Turn clocks back, and use end of daylight saving time to improve household safety

In this Oct. 30, 2008, file photo, Electric Time Company employee Dan Lamoore adjusts the color on a 67-inch square LED color-changing clock at the plant in Medfield, Mass. (AP Photo/Elise Amendola)

In this Oct. 30, 2008, file photo, Electric Time Company employee Dan Lamoore adjusts the color on a 67-inch square LED color-changing clock at the plant in Medfield, Mass. (AP Photo/Elise Amendola)

Though the pandemic has upended the concept of time for many of us, it is, indeed, the “fall back” point of 2020 that marks this year’s end of daylight saving time. Be sure to set your clocks back one hour to keep on schedule starting Sunday morning.

Pennsylvania State Fire Commissioner Bruce Trego also is emphasizing the importance of ensuring that smoke alarms and carbon monoxide detectors have fresh batteries.

“With so many individuals spending more time at home, it’s really critical that people take basic fire safety seriously,” Trego said. “Having functional smoke alarms and carbon monoxide detectors is the simplest, most effective way to ensure one’s family members are alerted early enough to respond.”

When working, smoke alarms decrease the risk of dying in a house fire by nearly half.

Trego urged testing home alarms monthly and replacing batteries on a regular basis. Data from the National Fire Protection Association shows that there may be as little as two minutes to safely leave a building once a smoke alarm sounds.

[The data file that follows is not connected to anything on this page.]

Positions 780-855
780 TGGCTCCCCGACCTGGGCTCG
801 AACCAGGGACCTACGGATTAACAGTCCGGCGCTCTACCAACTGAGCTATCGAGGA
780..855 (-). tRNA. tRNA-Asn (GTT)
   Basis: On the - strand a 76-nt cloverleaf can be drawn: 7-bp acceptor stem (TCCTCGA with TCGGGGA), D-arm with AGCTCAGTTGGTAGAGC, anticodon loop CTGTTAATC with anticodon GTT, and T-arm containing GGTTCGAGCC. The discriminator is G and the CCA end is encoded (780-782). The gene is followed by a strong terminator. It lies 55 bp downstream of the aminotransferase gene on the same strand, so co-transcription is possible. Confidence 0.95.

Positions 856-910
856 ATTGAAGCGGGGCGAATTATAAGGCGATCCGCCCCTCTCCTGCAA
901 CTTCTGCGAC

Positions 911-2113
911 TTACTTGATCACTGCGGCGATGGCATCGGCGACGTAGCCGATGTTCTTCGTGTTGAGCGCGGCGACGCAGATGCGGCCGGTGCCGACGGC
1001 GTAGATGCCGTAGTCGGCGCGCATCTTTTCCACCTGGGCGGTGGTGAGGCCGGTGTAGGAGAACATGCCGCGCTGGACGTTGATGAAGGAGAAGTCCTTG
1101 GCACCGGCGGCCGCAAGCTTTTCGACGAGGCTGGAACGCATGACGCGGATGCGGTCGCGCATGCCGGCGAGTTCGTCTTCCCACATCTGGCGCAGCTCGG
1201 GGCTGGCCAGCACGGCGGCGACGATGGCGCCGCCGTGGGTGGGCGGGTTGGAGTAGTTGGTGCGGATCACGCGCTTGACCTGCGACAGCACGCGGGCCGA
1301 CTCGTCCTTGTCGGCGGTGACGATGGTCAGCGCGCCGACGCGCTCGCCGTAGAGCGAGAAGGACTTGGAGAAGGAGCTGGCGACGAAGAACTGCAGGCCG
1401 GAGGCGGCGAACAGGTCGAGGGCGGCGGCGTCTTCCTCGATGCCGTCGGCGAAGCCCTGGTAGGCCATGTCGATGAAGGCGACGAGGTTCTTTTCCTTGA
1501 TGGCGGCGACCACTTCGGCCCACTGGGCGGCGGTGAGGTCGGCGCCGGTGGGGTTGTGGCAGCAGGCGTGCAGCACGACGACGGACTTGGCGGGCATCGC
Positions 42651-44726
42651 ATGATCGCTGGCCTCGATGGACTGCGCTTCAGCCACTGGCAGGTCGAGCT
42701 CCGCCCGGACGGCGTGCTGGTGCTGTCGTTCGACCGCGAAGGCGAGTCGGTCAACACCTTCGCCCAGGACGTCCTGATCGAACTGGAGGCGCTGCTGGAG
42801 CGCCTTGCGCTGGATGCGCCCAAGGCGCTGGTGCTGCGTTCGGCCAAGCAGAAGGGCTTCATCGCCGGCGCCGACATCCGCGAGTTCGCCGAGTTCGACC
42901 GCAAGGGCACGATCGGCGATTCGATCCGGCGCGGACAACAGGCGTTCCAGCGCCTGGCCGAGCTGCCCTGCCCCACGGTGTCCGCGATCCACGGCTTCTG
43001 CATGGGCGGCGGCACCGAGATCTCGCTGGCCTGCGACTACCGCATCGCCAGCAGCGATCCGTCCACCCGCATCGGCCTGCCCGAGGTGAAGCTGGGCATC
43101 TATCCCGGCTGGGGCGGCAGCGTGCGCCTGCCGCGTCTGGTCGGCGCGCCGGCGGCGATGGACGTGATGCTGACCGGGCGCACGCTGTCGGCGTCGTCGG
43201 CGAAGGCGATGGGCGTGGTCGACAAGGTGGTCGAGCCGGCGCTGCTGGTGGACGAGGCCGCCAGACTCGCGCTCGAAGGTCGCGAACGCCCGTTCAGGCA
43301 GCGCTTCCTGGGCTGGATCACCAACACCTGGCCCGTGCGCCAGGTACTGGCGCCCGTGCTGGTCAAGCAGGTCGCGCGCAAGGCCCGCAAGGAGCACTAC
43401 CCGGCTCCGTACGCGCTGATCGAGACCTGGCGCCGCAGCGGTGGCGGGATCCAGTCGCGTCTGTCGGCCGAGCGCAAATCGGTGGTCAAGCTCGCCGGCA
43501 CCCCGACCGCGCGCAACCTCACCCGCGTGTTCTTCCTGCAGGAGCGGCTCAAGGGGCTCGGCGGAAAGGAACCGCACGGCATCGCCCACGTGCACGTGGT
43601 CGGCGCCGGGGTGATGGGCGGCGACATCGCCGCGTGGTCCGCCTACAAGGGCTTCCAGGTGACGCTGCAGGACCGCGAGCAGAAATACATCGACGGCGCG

Dead or missing batteries are usually the main cause of nonfunctioning alarms and carbon monoxide detectors.

Carbon monoxide — also known as “the silent killer” — is odorless, colorless and tasteless and can debilitate people before they are even conscious of the fact that they’ve been exposed. Carbon monoxide sources include wood-burning fireplaces and stoves, gas-fired fireplaces, appliances, grills, generators and cars.

Symptoms of carbon monoxide poisoning are often mistaken for the flu and include nausea, headaches, dizziness, disorientation and fatigue.

The best way to make sure you’re properly equipped to prevent house fires and carbon monoxide poisoning include:

– Installing smoke alarms in and outside every bedroom, and on every level of the home including the basement.

-Adding extra alarms for larger homes.

-Using interconnected alarms, so when one sounds, they all do.

-Using special alarms with strobe lights or bed shakes for the hard-of-hearing and deaf community

For more information on fire safety, visit BeFireSafePA.com.

Get daily updates from WHYY News!

Want a digest of WHYY’s programs, events & stories? Sign up for our weekly newsletter.

Together we can reach 100% of WHYY’s fiscal year goal